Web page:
July 05, 2017
Europe’s next migration crisis
We have reported on Italy’s strong reaction to a sudden spike in immigration from Africa. This is now turning into a pan-European crisis as Austria is threatening to block the Brenner border crossing, the most important transportation route between northern and southern Europe.
Hans Peter Doskozil, Austria’s Social Democratic defence minister, and Sebastian Kurz, foreign minister and recently elected chairman of the conservative ÖVP, are calling for the Brenner border between Italy and Austria to be closed - and this despite the fact that virtually no refugees have actually arrived at that border. Doskozil has ordered 750 soldiers to be deployed, if necessary. The premier of the state of Tyrol, Günther Platter, also a member of the ÖVP, is calling on the Austrian government to put the interests of Austria before observance of European law, as Der Standard reported. We should no longer ask the question whether populists will eventually take over in Austria. They already have.
Not everybody in Austria is unreasonable. The papers quote the interior minister as saying that there is no need for such action. And the head of police for the affected areas agrees.
But politics intrudes. Austria and Italy are both in a pre-election phase. Austria fears that the rise in immigration to Italy - mostly from Africa through the Mediterranean - will eventually filter through to Italy’s northern border. Austria wants a pre-emptive strike to discourage refugees from seeking the northern route.
Since the beginning of the year 83,700 refugees have officially arrived in Italy, a 20% increase. But this number is misleading because there has been a dramatic acceleration in arrivals recently. There is no spillover to Austria yet. Applications for asylum have actually fallen by 53% to just over 10,000 this year. But there will probably rise again.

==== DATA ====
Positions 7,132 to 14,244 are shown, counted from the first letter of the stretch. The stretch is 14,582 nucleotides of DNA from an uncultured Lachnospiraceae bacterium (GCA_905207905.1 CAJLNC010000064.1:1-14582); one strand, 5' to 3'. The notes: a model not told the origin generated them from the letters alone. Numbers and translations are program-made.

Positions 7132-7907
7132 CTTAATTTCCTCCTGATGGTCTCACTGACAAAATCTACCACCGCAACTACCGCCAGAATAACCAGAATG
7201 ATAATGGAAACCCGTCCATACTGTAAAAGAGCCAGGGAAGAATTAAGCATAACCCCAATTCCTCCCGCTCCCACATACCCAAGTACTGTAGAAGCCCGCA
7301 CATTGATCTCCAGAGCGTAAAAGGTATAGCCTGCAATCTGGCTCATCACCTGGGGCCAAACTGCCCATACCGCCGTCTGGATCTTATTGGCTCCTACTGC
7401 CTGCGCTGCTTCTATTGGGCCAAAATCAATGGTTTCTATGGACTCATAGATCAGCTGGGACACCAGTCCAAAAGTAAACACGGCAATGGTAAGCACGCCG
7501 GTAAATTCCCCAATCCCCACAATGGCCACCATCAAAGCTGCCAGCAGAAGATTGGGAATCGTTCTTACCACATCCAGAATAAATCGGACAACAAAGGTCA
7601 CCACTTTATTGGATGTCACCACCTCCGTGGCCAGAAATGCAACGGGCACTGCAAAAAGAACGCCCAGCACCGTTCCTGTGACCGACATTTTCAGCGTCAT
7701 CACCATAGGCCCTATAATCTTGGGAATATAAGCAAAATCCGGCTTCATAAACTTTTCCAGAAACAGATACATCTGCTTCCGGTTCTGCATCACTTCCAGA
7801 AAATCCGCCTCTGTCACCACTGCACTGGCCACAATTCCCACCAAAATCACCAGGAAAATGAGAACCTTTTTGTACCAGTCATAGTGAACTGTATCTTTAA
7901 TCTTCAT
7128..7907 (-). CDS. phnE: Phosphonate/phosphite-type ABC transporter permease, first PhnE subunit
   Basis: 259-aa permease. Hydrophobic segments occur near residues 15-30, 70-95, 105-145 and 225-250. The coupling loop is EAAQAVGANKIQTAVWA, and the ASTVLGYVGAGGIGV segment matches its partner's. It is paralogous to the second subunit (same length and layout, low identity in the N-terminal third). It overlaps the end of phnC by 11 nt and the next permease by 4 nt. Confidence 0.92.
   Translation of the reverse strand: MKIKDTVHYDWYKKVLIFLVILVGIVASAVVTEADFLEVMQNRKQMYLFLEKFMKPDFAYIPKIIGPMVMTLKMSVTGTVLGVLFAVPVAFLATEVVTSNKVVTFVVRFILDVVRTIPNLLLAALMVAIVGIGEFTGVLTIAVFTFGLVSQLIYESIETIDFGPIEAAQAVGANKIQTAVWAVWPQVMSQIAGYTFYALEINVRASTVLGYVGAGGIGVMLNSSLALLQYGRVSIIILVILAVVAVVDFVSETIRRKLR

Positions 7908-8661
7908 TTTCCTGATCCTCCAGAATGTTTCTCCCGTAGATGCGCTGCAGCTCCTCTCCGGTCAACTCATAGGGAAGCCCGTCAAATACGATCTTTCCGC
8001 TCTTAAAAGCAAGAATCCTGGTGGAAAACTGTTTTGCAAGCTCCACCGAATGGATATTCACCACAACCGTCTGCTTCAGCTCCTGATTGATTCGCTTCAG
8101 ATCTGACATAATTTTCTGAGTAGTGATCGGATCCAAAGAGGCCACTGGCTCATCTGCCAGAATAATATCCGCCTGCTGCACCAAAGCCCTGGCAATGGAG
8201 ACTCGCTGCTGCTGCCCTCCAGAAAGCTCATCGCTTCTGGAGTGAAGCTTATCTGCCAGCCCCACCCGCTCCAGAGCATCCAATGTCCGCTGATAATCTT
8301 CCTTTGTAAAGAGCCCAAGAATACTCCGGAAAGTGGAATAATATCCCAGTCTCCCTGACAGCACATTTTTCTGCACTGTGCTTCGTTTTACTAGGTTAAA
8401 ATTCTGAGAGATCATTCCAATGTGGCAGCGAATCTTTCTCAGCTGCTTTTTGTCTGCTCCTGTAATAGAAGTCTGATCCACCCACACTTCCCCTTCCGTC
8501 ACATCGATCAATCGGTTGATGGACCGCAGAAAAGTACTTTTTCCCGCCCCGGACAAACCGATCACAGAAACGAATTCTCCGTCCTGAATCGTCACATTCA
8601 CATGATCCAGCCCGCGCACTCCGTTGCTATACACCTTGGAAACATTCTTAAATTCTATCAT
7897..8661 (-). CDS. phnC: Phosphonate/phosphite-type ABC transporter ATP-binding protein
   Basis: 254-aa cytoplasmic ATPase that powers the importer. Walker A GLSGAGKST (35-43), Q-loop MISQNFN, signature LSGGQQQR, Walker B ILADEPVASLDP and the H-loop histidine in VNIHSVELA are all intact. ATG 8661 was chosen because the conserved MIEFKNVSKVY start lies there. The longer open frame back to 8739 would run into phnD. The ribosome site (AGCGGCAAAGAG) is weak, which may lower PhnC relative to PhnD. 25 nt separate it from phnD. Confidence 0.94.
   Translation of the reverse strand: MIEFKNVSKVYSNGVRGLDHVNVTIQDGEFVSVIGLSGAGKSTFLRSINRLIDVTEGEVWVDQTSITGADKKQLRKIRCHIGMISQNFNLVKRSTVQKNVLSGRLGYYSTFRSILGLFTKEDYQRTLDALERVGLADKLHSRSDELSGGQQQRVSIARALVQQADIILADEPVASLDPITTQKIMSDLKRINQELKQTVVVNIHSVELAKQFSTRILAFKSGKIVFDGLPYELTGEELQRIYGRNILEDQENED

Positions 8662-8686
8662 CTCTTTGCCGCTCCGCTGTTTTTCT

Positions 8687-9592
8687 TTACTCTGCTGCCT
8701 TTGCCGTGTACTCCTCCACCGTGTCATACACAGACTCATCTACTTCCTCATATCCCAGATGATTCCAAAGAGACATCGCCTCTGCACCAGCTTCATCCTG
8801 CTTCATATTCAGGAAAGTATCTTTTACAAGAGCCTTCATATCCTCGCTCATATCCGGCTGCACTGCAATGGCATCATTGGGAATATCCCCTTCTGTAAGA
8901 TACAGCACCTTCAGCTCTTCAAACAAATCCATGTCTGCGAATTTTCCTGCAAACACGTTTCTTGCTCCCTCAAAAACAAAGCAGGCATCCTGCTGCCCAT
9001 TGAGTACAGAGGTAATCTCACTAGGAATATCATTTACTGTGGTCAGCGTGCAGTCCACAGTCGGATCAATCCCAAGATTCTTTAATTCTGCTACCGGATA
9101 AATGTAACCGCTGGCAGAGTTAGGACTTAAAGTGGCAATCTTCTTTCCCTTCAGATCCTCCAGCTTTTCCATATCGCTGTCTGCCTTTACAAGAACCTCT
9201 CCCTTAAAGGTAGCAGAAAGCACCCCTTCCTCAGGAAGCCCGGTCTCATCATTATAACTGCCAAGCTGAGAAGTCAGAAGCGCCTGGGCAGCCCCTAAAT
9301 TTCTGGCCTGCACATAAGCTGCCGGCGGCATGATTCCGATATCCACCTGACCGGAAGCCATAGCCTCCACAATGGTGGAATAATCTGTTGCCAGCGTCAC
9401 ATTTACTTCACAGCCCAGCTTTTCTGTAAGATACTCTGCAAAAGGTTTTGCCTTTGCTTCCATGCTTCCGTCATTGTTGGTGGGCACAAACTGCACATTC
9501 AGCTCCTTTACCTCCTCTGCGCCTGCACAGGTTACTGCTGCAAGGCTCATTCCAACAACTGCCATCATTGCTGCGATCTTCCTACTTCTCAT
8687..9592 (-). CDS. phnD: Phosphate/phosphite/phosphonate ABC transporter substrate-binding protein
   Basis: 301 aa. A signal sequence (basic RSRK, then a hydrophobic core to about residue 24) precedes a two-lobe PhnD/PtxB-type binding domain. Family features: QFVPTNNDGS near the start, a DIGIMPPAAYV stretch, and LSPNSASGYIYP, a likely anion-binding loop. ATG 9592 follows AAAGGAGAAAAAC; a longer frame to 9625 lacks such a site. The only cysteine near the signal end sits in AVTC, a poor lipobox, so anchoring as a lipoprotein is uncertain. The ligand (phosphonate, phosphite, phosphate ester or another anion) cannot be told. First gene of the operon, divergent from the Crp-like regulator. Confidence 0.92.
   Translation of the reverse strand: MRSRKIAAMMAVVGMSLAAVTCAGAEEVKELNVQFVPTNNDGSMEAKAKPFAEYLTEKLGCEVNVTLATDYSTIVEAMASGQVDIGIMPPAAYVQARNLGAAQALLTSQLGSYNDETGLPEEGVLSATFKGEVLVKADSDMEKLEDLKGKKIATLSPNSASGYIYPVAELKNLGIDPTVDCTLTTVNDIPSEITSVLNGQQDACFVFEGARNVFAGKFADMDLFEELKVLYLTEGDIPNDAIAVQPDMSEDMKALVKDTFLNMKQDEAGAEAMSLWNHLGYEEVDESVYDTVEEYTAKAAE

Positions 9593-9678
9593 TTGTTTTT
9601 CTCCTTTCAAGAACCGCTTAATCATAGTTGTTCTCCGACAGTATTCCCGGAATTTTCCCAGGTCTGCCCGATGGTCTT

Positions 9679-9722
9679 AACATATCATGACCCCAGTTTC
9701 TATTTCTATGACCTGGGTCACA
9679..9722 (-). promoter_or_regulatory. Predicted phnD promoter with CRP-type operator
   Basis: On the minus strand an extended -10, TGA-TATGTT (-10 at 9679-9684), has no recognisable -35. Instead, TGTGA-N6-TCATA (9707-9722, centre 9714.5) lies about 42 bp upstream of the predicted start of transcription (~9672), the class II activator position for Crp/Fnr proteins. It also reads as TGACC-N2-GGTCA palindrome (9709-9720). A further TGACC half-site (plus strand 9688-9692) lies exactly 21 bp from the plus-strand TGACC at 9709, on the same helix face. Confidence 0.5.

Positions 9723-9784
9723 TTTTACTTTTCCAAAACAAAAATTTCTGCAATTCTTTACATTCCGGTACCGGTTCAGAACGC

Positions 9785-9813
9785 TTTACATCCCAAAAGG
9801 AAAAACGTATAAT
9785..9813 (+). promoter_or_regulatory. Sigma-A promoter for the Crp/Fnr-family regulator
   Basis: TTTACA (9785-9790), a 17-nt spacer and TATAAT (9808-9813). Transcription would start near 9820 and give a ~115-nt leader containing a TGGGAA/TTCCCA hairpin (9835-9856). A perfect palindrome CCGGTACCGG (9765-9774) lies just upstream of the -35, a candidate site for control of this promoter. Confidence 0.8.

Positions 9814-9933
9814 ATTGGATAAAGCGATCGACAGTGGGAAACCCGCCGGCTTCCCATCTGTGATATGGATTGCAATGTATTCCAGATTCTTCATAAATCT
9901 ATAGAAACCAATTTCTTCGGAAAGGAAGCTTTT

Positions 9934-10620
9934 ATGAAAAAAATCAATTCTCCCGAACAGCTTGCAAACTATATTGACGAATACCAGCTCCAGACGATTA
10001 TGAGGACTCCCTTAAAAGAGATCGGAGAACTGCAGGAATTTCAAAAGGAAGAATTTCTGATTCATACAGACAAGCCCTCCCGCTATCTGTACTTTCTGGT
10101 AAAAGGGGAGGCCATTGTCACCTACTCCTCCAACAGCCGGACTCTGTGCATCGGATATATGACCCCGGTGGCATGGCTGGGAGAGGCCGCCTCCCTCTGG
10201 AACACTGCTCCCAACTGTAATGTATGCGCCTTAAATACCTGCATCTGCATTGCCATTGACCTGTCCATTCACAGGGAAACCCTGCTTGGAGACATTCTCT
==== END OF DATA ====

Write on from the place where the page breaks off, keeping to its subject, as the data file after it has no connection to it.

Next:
In classic cold-war style, the Italian foreign minister Angelino Alfano yesterday called in the Austrian ambassador to register the Italian government’s protest. He said the planned action was not justified since there is no actual emergency on the ground. Alfano said Austria's planned action would have repercussions on the security cooperation between the two countries, as Corriere della Sera reports this morning.
Italy is generally disappointed by the European response to the refugee crisis. Spain and France have rejected allowing refugee ships headed for Italy to be diverted to their ports. There is no chance of the EU now agreeing on refugee quotas when it resisted similar calls by Germany in 2015 and 2016.
European interior ministers meet in Tallinn today to discuss measures to alleviate the pressure on Italy. The envisaged help is small. The Commission is earmarking €35m of additional funds for Italy, and will ask EU members to step up their contributions to the EU-Africa fund by €200m. While welcome, this is clearly not the help sought by Italy.
Der Standard quotes Matteo Salvini, leader of the Lega Nord, as predicting that the refugee crisis will soon have political repurcussions in Italy. As we saw in German during 2016, a steady increase in refugees tends to favour extremist parties, albeit only temporarily as witnessed by the rise and decline of the AfD. But the timing is less fortunate for Italy where elections are due in early 2018.
A closure of the Brenner crossing is also an economic event of prime importance. Frankfurter Allgemeine reminds us this morning that this is the main commercial transport route between Italy and Germany. Each year 31m tonnes of freight pass the border on the road, and a further 13m tonnes through the railways. Half of the 31m overnight stays by tourists in Soutern Tyrol are by people who have travelled there through the Brenner crossing.